Monday, June 22, 2009

The Amazing Avocado

I love avocados!

How to Enjoy the Amazing Avocado

from South Beach Diet
The creamy flesh of an avocado gives this food — which is botanically a fruit — an indulgent quality. However, ounce for ounce, avocados are actually one of the healthiest foods around. Not only are they rich in heart-healthy monounsaturated fat, they also contain large amounts of potassium, vitamin E, fiber, folic acid, and vitamin B6. Best of all, you can enjoy avocados on all Phases of the South Beach Diet.
Buying: There are 24 varieties of avocados. The two most commonly found in supermarkets are the Hass (pebbly black skin) and Fuerte (green skin) varieties. When selecting any variety of avocado, choose a heavy, unblemished fruit. Remember that most avocados sold in supermarkets aren't ripe — so plan ahead if you're making guacamole, since avocados take a few days to ripen. (See fast-ripening tips below.)
Storing: You can ripen hard avocados at room temperature for three to six days. However, you can accelerate this process by storing the avocados in a paper bag. Putting an apple or banana into the bag will be even quicker, because both fruits emit methane, a gas that speeds ripening. To test whether your avocados are ripe, give them a gentle squeeze; ripe fruit will yield to pressure without denting. Overripe avocados will dent.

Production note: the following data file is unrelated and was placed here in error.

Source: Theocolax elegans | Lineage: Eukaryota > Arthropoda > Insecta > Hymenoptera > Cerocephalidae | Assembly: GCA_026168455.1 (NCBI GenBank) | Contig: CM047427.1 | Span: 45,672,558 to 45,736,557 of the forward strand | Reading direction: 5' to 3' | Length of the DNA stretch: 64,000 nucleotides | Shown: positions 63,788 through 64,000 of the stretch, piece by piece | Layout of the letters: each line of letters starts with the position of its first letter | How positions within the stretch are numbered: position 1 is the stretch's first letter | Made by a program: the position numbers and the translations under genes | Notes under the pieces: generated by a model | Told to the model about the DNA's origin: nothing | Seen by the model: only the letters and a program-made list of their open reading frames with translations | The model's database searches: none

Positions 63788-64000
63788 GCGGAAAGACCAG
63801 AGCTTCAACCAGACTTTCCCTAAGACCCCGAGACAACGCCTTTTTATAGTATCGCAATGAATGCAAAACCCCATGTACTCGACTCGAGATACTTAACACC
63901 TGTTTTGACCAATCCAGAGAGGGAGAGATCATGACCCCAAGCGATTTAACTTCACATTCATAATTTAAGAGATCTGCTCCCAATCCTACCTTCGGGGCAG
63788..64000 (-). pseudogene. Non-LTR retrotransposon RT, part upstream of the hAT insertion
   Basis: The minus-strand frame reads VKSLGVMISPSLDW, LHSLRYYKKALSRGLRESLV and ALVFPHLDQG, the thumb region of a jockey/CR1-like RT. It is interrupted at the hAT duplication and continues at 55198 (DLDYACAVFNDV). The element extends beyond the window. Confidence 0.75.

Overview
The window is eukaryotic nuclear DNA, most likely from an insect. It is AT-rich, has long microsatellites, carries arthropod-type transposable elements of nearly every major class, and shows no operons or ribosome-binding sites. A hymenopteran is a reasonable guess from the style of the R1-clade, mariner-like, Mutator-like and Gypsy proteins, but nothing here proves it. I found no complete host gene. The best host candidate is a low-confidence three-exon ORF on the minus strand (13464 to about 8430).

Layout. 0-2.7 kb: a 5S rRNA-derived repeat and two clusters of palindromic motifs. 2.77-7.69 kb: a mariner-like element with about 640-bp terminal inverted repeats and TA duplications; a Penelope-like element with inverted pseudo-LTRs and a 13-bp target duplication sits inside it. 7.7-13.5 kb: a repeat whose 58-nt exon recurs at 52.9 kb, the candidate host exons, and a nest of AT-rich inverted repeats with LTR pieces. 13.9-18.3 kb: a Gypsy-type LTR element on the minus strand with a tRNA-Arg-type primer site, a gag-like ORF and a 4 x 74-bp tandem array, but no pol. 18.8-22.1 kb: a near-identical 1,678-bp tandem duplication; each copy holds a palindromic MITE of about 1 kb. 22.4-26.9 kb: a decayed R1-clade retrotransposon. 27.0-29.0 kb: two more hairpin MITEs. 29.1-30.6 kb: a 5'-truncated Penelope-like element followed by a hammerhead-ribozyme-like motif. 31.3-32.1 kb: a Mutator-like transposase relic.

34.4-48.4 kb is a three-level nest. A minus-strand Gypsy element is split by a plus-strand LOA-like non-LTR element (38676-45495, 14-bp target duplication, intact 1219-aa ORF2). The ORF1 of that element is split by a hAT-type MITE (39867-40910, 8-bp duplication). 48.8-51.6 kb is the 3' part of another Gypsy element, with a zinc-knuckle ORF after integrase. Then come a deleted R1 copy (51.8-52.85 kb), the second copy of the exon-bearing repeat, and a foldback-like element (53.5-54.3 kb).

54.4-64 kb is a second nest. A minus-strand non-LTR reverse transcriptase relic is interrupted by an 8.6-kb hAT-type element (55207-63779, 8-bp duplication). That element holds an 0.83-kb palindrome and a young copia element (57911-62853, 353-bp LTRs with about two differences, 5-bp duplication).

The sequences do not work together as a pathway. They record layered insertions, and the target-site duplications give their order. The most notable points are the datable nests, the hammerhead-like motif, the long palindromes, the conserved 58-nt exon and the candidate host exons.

You can store ripe fruit in the refrigerator for up to three days. If your avocado is already cut, rub the surface with lemon juice to keep it green. Mexicans know that keeping the pit in the avocado prevents discoloration. Brown discoloration won't affect the nutritional value or flavor of the avocado.
Preparing: Slice ripe avocados and eat them plain, as a salad topping, or layered on sandwiches and wraps (Phase 2). Mash overripe avocados in dips like guacamole.
To pit an avocado, slice it lengthwise from end to end and twist to separate the two halves. Using a heavy knife blade, tap the tip into the pit and twist gently to remove. To remove the flesh, you can either peel the fruit or use a paring knife to slice up small pieces inside the skin and scoop them out with a spoon. Mushy flesh should always be scooped. To prevent the scooped-out flesh from darkening after contact with air, rub with lemon juice or add lemon juice to your guacamole.

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